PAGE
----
Autobiographical memory specificity in response to verbal and pictorial cues in clinical depression

Nathan Ridout, Barbara Dritschel, Keith Matthews, Ronan O'Carroll

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18 Citations (Scopus)
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Depressed individuals have been consistently shown to exhibit problems in accessing specific memories of events from their past and instead tend to retrieve categorical summaries of events. The majority of studies examining autobiographical memory changes associated with psychopathology have tended to use word cues, but only one study to date has used images (with PTSD patients).

to determine if using images to cue autobiographical memories would reduce the memory specificity deficit exhibited by patients with depression in comparison to healthy controls.

Twenty-five clinically depressed patients and twenty-five healthy controls were assessed on two versions of the autobiographical memory test; cued with emotional words and images.

Depressed patients retrieved significantly fewer specific memories, and a greater number of categorical, than did the controls. Controls retrieved a greater proportion of specific memories to images compared to words, whereas depressed patients retrieved a similar proportion of specific memories to both images and words.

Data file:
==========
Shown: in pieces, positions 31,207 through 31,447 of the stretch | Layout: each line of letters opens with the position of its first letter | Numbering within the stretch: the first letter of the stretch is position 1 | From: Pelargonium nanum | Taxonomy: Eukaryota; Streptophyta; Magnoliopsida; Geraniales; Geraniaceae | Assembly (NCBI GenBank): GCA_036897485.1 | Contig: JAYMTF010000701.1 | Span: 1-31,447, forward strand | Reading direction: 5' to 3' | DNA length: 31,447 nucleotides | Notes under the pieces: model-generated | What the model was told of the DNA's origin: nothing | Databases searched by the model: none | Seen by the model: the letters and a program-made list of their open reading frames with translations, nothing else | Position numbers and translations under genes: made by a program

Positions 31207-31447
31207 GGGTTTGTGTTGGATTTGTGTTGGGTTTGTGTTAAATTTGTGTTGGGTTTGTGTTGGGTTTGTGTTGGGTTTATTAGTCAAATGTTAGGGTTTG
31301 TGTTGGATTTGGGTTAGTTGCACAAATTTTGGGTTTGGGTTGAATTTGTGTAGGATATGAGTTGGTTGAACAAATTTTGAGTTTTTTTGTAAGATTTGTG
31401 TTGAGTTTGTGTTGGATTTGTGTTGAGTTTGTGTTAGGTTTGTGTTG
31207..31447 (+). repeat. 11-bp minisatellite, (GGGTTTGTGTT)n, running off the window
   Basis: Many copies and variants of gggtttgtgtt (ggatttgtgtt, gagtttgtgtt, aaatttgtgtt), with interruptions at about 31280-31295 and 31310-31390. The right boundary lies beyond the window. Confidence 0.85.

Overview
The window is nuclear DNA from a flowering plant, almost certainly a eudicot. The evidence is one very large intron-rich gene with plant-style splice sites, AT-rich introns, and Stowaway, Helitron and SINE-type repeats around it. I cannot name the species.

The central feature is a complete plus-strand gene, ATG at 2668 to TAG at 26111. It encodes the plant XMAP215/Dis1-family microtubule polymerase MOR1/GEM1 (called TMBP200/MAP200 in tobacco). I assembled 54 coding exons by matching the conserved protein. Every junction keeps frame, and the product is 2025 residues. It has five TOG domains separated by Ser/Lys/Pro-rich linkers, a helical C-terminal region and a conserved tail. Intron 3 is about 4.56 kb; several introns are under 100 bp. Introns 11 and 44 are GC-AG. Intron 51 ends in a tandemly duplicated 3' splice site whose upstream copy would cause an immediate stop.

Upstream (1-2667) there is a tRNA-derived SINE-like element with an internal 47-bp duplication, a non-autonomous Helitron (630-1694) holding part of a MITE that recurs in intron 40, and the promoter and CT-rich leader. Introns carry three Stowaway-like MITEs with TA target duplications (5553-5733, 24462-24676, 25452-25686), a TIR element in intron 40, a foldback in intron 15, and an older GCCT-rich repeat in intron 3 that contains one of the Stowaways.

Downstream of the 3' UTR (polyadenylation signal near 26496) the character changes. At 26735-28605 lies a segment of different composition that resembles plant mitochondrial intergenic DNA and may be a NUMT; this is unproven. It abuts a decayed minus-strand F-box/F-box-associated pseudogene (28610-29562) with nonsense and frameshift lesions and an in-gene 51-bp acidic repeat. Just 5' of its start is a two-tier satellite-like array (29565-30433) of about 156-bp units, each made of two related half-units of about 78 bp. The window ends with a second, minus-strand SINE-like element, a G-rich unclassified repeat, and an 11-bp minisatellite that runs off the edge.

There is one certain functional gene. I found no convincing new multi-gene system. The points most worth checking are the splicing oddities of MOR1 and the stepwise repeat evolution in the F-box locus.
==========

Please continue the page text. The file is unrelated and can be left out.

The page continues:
no information about the presence and severity of past trauma was collected.

results suggest that the overgeneral memory style in depression generalises from verbal to pictorial cues. This is important because retrieval to images may provide a more ecologically valid test of everyday memory experiences than word-cued retrieval.
Original languageEnglish
Pages (from-to)109-115
JournalJournal of Behavior Therapy and Experimental Psychiatry
Early online date13 Jan 2016
Publication statusPublished - 1 Jun 2016


  • Overgeneral memory
  • Specificity
  • Depression
  • Autobiographical Memory Test
  • Imagery


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